Podiatrists use the principles of human movement and biomechanics to assess and optimise body function, specifically in relation to the foot and lower limb. At Entire Podiatry, to assist with assessing foot biomechanics we use specialised equipment to conduct biomechanical gait analyses.
In the ideal foot position, weight-bearing forces are evenly distributed, with the whole foot supported in a neutral position. However, many people have feet that either roll in (flat feet) or out (high arches). Read below to find out more about these foot types and how podiatry can help.
If you have flat feet, you may notice that the arches of your feet collapse, so that all or most of the sole of the foot makes contact with the ground when standing or walking. It can occur in one or both feet. Flat feet may be apparent in childhood, or may not develop until later in life. For more information on flat feet please click on the relevant link below.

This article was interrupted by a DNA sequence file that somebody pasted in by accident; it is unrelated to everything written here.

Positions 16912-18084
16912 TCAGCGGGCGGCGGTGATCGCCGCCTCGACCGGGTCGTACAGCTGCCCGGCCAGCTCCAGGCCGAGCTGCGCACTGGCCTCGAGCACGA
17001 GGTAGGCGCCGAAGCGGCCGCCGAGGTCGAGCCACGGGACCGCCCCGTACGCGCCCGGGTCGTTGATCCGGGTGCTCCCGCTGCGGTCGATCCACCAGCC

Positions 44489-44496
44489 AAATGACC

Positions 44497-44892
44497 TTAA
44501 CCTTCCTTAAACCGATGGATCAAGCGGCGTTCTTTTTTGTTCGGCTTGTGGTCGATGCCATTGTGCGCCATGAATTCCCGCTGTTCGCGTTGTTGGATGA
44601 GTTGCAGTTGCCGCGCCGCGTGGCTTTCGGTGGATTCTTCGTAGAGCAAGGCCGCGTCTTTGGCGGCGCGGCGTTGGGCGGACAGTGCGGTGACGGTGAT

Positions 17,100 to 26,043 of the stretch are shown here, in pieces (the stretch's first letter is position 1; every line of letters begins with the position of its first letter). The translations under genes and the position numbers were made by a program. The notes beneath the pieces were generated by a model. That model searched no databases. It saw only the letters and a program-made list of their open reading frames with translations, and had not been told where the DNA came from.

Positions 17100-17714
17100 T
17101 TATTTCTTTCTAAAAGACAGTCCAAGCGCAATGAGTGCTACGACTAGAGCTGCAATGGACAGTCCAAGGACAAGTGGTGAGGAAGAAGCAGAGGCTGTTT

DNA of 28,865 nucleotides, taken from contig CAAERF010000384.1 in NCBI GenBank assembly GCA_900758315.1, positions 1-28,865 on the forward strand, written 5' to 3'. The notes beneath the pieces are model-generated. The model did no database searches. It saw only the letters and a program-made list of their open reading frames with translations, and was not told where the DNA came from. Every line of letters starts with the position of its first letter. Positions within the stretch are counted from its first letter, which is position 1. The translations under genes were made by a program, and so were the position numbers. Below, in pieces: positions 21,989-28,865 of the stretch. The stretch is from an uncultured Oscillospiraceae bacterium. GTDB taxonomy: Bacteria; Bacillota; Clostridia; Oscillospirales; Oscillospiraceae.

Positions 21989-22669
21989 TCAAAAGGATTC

If you have noticed that the arch of your foot sits quite high, then you may have a ‘pes cavus’ foot type. While this is not an uncommon foot type, it can cause problems with pain, mainly due to the smaller weight-bearing surface of the foot. Podiatry for high arched feet focuses on reducing pressure by re-distributing body weight across a larger area of the foot. Click for more information about high arched feet.